Marcia Ochoa

Associate Professor
Feminist Studies
Professor Marcia Ochoa's current research project focuses on transgender Latina (translatina) citizenship in the US and Venezuela, examining the problems of transgender Latina migrants to the United States and Europe, based in ethnographic research with translatina migrants in Barcelona, Spain, Caracas, Venezuela, and San Francisco, California. Professor Ochoa has longstanding engagements with these communities around human rights and HIV prevention, particularly in San Francisco. Her second book, Ungrateful Citizenship: Translatina Politics, proposes an analytical framework for citizenship based on the exclusions and refusals of both gender and migratory status. These exclusions - double- and triple- negations of political subjectivity - are the basis of a number of forms of perverse citizenship. Within and outside the Bolivarian Revolution and the City and County of San Francisco, Ochoa details - through triumphs, the everyday, and heartbreak - how we create the bases for collective vision, political imaginaries and social transformation in these contexts.

Catherine Ramírez

Associate Professor
Latin American & Latino Studies
Assimilation is the lens through which the American experience, especially the immigrant experience, is often narrated and understood. In the United States, assimilation has been defined against racialization, the process whereby racial categories are produced and understood as part of a social hierarchy. Assimilation results in homogeneity, scholars argue, while racialization conserves difference. Bridging and expanding the assimilation and racialization paradigms, Professor Catherine Ramírez’s book project, Assimilation: An Alternative History, offers a broader theory of assimilation, one that reckons with racialization by looking to legacies of settler colonialism, slavery, and an immigration apparatus that produces illegality. By examining how groups who are not considered legitimate immigrants, such as Native Americans, African Americans, Puerto Ricans, and unauthorized migrants, are incorporated into a stratified society as racialized subjects, she shows that assimilation is a process whereby the boundary between mainstream and margin blurs, disappears, or, paradoxically, is reinforced. 

Felicity Schaeffer

Associate Professor, Department Chair
Feminist Studies
Professor Felicity Amaya Schaeffer’s second book manuscript, “The Empire of Surveillance: BioSecurity across Secular and Sacred Borders” excavates the science and technological development of surveillance that began during the Indian Wars of the late 1800s to the present security regime at the U.S.-Mexico border. By turning to state and militarized surveillance, she examines the “biosecurity industrial complex,” or the intellectual, military, and corporate technologies of empire that govern life through the containment and eradication of threat. The project brings together materialist debates in Feminist Science and Technology Studies, de-colonial methods in Chicanx-Latinx theory and concerns over land sovereignty in Native Studies to question how surveillance technologies render life secular, and automated with grave consequences for people and territories rendered continually suspect.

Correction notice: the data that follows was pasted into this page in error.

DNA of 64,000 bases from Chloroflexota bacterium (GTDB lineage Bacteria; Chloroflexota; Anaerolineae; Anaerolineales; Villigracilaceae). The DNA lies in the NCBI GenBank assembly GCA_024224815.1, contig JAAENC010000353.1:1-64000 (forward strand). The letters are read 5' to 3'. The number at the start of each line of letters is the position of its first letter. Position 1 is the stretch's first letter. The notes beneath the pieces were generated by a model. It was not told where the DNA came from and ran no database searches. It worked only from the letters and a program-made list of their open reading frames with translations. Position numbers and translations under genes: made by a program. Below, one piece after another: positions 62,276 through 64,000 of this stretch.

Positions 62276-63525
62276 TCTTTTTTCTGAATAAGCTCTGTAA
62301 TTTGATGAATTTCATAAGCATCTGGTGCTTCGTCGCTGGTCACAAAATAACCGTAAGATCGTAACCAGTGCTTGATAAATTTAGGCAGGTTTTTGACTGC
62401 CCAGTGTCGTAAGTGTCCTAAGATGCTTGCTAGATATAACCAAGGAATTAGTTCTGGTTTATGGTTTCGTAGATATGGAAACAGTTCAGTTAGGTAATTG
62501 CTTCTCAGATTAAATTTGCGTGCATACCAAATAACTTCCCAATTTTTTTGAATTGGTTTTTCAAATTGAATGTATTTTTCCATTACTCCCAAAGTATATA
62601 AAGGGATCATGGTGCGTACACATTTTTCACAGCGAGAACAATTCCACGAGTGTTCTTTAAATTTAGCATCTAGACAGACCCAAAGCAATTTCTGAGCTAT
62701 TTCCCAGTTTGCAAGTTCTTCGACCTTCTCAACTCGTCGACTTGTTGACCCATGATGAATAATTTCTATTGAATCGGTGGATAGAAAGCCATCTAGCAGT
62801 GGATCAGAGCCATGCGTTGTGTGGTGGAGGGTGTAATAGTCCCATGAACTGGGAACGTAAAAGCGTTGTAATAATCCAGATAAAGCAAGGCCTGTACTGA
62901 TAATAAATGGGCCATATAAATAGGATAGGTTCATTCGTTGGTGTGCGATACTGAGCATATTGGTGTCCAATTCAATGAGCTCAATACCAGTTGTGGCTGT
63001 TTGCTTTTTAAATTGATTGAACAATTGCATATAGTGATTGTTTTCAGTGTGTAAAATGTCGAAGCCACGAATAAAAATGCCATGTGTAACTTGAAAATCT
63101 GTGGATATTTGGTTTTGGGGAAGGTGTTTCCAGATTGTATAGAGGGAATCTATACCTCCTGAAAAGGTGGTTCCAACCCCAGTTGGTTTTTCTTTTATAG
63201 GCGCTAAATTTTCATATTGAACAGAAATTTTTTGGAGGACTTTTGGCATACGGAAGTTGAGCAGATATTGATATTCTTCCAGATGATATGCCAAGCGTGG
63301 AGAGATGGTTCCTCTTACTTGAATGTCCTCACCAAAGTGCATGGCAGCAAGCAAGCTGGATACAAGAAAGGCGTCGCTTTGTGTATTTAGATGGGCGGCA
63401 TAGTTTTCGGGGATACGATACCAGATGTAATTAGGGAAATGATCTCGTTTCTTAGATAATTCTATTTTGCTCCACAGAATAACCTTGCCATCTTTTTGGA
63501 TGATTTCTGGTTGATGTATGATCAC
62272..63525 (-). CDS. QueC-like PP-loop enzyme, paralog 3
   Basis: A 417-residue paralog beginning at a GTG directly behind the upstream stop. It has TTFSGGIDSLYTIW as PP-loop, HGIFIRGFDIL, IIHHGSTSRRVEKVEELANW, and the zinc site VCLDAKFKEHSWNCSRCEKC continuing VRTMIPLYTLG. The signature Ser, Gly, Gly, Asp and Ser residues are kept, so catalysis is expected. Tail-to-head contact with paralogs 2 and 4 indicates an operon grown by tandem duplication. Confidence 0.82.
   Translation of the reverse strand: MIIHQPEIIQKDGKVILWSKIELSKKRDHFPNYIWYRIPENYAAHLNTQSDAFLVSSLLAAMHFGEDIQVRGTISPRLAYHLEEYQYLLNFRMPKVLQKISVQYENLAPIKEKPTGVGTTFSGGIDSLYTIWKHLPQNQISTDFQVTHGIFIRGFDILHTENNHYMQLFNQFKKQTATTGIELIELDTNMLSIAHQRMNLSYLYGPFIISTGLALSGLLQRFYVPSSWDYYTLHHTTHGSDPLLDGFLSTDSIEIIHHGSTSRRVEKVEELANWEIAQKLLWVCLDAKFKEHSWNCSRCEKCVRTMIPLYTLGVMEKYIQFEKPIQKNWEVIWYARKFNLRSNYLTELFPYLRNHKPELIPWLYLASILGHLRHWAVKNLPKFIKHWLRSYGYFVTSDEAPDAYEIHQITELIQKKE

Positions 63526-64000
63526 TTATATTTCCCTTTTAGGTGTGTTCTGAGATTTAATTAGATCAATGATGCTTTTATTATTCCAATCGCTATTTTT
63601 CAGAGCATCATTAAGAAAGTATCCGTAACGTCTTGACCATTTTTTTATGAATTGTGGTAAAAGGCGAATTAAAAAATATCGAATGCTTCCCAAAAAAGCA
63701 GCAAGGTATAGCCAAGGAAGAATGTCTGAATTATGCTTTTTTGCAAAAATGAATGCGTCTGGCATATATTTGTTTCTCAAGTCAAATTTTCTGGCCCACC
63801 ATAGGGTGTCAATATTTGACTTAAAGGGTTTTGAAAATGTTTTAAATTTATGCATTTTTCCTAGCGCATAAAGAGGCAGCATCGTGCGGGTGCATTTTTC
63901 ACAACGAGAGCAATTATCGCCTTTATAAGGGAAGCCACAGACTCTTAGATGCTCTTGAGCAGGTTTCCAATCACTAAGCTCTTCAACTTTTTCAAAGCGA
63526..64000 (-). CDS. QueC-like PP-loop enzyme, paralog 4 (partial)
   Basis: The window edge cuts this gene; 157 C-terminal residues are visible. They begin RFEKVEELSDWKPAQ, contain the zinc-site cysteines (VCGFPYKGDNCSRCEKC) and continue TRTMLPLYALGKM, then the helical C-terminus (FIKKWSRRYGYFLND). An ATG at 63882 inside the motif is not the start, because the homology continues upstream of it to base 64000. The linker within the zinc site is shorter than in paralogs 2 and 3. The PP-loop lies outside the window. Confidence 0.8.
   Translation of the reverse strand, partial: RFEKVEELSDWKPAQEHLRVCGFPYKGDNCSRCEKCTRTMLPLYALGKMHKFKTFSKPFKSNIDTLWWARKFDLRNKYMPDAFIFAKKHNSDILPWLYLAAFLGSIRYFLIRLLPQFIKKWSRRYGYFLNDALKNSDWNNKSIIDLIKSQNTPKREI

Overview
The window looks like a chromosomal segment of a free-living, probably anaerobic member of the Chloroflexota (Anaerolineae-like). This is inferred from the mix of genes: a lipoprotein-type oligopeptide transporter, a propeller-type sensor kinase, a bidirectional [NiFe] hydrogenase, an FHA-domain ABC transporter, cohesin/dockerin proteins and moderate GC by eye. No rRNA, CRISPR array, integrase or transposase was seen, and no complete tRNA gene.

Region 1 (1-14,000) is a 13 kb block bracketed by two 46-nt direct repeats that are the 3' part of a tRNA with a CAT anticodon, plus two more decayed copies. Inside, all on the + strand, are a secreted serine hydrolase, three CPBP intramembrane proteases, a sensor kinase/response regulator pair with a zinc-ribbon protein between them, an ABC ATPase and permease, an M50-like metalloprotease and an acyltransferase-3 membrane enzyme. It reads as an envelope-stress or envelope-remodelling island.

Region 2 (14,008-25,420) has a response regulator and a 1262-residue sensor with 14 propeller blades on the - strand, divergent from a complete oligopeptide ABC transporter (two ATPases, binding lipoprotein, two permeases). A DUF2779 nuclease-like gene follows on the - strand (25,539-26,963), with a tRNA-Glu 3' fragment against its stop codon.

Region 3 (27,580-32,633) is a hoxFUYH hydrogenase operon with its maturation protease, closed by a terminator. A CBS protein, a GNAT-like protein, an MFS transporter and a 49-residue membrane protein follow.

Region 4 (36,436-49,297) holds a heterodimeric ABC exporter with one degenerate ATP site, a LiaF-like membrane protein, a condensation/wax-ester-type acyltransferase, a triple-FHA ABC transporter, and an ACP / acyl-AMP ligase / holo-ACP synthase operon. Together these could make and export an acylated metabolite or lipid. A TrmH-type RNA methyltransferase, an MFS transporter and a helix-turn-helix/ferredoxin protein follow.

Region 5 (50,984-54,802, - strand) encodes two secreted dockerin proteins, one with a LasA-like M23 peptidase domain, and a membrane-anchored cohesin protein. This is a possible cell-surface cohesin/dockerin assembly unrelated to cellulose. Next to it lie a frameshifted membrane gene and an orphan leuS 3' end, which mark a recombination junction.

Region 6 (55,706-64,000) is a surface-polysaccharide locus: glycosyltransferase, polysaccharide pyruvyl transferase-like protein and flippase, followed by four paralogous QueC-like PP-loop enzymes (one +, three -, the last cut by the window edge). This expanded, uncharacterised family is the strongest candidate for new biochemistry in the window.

Travis Seymour

Associate Professor
Psychology
Professor Travis Seymour and his students have been investigating how various task parameters interact with individual learner differences to influence performance, learning, engagement, and persistence. For example, they have been examining how task factors such as task difficulty, pacing, instructions, and feedback interact with task experience and stereotype-threat, personality, mindset, and task-related motivation. We have been showing that models at the intersections of these dimensions predict performance better than more simplistic ones. Their goal is to continue to build and test theoretical models that combine mindset and motivational dynamics, as well as to propose ways to incorporate our findings into applied settings.

Megan Thomas 

Associate Professor
Politics
Professor Megan Thomas's Making and Unmaking Sovereignty reconsiders sovereignty's composition and practice in the early modern colonial world, by treating the British occupation of Manila during the Seven Years’ War and related provincial revolts as exemplars of broader patterns of sovereignty’s making and unmaking at the beginning of an age of global empires and revolutions.   In the 1762-3 occupation, Britain sent Indian troops to Manila Bay, in hopes of capturing Spain's American silver treasure and establishing a base nearer Canton’s lucrative trade.  In Philippine provinces, locals heard of sovereignty’s unsettling in Manila and rose up against local Spanish authorities.  Despite Britain’s quick victory in Manila, its effort was riven with everyday failures that reveal the precarity and contingency of sovereign power, as well as the way people imagined themselves outside of it.

Alice Yang

Associate Professor, Collge Provost
History
Professor Alice Yang’s manuscript on Japanese American women’s activism examines the history of women’s protest against mass incarceration and detention between World War II and 2018. The study provides an intersectional analysis of historical memories of Japanese American women’s resistance that spans the wartime camps, antiwar protests in the 1970s, redress in the 1980s, and recent protests against Donald Trump’s travel ban and family separation policies. It analyzes women’s collective memories of trauma, protests against a wartime loyalty questionnaire and the draft, petitions, strikes, demonstrations, research, government testimony, court battles, grassroots campaigns, and political lobbying. The study contributes to interdisciplinary scholarship on gender, critical race theory, memory construction, trauma narratives, commemorative rituals, performativity, and transnational restorative justice.